— The 2005 CIA World Factbook • United States. Central Intelligence Agency

... was confined was secured with a double door. This was totally superfluous for the purpose of my detention, since there was a sentinel planted on the outside. But it was very fortunate for my plan; because these doors prevented the easy communication of sound, and afforded me tolerable satisfaction that, with a little care in my mode of proceeding, I might be secure against the danger of being overheard. I first took off my handcuffs. I then filed through ...
— Caleb Williams - Things As They Are • William Godwin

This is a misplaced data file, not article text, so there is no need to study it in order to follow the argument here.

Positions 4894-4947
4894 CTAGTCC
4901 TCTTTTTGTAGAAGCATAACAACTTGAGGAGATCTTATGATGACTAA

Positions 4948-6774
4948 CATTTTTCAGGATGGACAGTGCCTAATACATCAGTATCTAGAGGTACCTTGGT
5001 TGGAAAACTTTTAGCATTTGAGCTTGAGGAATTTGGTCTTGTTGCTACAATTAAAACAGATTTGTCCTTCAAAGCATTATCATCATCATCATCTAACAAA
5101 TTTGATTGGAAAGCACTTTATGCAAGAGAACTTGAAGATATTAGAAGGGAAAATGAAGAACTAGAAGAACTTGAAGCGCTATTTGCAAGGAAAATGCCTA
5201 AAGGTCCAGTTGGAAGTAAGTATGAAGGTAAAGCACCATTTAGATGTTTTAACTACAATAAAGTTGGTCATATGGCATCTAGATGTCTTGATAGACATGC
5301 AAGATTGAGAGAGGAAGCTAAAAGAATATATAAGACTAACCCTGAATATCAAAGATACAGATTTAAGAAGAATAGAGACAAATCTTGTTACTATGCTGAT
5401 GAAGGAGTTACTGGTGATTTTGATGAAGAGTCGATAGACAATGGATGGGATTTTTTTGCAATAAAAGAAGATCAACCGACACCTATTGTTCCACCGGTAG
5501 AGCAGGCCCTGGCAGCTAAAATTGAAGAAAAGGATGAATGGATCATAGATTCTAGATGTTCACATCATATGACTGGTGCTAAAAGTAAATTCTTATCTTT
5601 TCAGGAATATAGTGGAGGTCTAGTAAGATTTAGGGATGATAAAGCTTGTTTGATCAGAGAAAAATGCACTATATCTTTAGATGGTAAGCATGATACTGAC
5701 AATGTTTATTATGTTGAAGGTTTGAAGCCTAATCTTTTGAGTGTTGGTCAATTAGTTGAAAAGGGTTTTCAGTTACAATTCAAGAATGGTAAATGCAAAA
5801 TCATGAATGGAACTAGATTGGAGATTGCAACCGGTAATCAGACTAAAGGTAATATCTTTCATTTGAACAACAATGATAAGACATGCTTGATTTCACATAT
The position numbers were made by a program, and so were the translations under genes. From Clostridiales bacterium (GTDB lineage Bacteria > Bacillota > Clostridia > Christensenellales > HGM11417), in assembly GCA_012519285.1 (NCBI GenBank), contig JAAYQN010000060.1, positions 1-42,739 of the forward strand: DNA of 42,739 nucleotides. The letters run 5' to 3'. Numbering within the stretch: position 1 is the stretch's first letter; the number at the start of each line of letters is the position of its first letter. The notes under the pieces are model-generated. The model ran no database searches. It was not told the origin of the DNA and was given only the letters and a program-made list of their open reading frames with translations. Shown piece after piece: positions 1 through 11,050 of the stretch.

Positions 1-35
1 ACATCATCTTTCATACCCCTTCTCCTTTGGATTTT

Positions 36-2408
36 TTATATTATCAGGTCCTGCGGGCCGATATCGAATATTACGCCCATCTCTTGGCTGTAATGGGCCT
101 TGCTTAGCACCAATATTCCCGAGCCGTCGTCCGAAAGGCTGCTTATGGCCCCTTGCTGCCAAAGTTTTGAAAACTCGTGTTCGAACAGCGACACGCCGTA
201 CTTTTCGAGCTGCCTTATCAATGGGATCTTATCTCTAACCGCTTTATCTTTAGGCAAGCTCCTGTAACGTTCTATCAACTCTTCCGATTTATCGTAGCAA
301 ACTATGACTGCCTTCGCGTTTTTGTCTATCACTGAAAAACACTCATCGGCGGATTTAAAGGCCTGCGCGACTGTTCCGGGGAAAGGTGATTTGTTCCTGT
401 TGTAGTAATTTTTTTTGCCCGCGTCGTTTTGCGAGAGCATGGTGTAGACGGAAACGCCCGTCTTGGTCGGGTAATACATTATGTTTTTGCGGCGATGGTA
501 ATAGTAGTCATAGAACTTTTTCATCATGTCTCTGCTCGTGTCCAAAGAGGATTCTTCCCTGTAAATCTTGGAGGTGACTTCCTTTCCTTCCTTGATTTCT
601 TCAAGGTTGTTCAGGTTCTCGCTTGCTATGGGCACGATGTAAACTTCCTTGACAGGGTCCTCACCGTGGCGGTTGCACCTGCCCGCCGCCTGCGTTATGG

... for the understanding of the hearer by uttering words whose meaning is understood by himself, then, however good those words may be, they become incapable of being seized by the hearer.[1695] That speaker, again, who, abandoning all regard for his own meaning uses words that are of excellent sound and sense, awakens only erroneous impressions in the mind of the hearer. Such words in such connection become certainly faulty. That speaker, however, who employs words that are, while expressing his own meaning, intelligible to the hearer, as well, truly deserves ...
— The Mahabharata of Krishna-Dwaipayana Vyasa, Volume 3 - Books 8, 9, 10, 11 and 12 • Unknown

... are again unlike those of the French language. The vowel affected by the following nasal consonant preserves its own quality of sound, and the consonant is pronounced; at the end of a word both m and n are pronounced as ng in the English word ring. The Provencal utterance of matin, tems, is therefore quite unlike that of the French matin, temps. This change of the nasal consonants into the ng sound ...